In this week's episode of Global Pulse, host Erin Coker asks if the U.S. and Russia could be entering a new arms race. Watch the episode and share your thoughts below!
As a young child in the mid-1980s, thoughts of total nuclear annihilation at the hands of the Russians would occasionally prevent me from sleeping. On one family holiday to Maine, I actually wondered if we were far enough away from major cities to be safe from an atomic blast.
Looking back on the decade it is easy to see why a little kid would be so uneasy. The threat of nuclear war was ingrained in popular culture, lurking in everything from movies to songs. In 1982, Time Magazine devoted nearly 3,500 words to an article entitled, "thinking the unthinkable."
Today such fears seem nearly as dated as the all-out nuclear panic that resulted in this 1950s public service announcement that acknowledged the imminent threat of the bomb, while advocating questionable albeit, hilarious, blast survival techniques. Picnic blankets and newspapers, anyone?
However, with negotiations on the Strategic Arms Reduction Treaty (START) stalling in recent months, the global media have taken notice. As Ariel Cohen points out in a New York Times editorial, the failure to agree on a new treaty by the December 5 deadline, has left the two countries in "uncharted waters."
Or has it?
Calling Cohen's argument "alarmist and misleading," William D. Hartung argues that despite the delay in sorting out the new START agreement, Russia and the U.S. are still “abiding by the basic principles of the agreement” as they craft a new one.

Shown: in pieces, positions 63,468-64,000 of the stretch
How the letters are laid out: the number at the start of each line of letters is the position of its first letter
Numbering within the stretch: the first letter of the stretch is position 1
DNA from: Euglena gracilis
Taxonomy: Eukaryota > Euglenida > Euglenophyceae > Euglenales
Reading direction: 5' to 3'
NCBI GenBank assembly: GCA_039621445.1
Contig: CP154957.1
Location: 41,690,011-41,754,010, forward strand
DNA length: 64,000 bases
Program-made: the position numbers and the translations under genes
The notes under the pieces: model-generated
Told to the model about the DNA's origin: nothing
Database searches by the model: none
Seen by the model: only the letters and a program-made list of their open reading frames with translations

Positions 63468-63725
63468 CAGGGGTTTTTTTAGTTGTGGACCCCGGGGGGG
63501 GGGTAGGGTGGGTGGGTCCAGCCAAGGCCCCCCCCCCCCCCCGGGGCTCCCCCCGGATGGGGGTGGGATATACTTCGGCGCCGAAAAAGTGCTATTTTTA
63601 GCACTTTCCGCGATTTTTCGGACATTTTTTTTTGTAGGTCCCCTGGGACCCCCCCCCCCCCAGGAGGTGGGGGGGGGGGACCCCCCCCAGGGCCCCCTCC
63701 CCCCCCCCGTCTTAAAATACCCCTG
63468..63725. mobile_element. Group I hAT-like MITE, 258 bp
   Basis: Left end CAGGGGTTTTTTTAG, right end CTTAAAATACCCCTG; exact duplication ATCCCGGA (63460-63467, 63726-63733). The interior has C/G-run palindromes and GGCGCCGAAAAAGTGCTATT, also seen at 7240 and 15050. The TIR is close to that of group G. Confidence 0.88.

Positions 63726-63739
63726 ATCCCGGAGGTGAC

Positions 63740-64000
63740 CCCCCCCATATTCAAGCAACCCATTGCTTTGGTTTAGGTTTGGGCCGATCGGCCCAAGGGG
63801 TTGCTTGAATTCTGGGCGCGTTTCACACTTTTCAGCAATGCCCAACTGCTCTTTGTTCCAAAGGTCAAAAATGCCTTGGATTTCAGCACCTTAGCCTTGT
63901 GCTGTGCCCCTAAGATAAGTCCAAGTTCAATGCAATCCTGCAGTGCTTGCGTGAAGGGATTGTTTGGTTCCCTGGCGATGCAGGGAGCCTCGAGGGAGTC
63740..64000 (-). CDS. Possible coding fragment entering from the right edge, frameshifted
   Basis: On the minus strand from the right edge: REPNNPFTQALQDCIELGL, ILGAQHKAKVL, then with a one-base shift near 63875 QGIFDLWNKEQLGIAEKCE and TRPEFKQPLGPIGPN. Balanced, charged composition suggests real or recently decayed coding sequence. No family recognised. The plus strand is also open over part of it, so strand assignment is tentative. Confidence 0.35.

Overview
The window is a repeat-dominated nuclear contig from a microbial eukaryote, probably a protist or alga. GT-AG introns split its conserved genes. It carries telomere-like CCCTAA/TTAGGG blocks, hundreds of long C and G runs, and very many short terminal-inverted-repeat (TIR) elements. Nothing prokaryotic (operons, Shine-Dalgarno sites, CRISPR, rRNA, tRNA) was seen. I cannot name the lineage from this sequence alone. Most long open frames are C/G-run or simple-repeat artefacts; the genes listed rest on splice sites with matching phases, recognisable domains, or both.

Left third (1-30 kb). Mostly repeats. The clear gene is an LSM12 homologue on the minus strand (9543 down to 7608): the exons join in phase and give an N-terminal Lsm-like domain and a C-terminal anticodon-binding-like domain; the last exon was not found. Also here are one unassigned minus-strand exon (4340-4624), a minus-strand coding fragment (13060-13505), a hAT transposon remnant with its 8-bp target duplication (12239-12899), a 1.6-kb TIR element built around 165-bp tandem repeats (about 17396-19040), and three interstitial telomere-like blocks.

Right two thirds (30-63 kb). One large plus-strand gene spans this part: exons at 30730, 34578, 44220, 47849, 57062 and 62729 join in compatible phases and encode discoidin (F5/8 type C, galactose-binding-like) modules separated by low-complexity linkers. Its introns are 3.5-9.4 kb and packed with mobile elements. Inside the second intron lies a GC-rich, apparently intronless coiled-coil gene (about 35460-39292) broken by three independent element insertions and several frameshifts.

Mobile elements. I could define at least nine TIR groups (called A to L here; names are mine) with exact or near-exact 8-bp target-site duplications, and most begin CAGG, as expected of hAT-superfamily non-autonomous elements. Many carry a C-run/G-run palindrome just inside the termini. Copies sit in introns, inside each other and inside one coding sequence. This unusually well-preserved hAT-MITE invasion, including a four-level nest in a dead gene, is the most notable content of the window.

The director of the Arms and Security Initiative at the New America Foundation, Hartung notes that even if both sides chose to ignore START's provisions, "it is absurd to suggest that either side could gain a strategic advantage in the few weeks (or in the absolute worst case, months) it will take to hammer out a new treaty."
Hartung is also quick to dismiss what he terms the "unsupportable notion that there is a resurgent Russian bear out there, and that it cannot be trusted and should not be cooperated with in any substantial way." Such thinking, according to Cohen, is obsolete—the detritus of the Cold War—and is no longer relative today.
So are the media overreacting, then? Is it only a matter of time before the U.S. and Russia iron out the details of the new START, or is Hartung being cavalier about the whole thing? In today's world, how crucial is U.S.-Russia arms control to global security?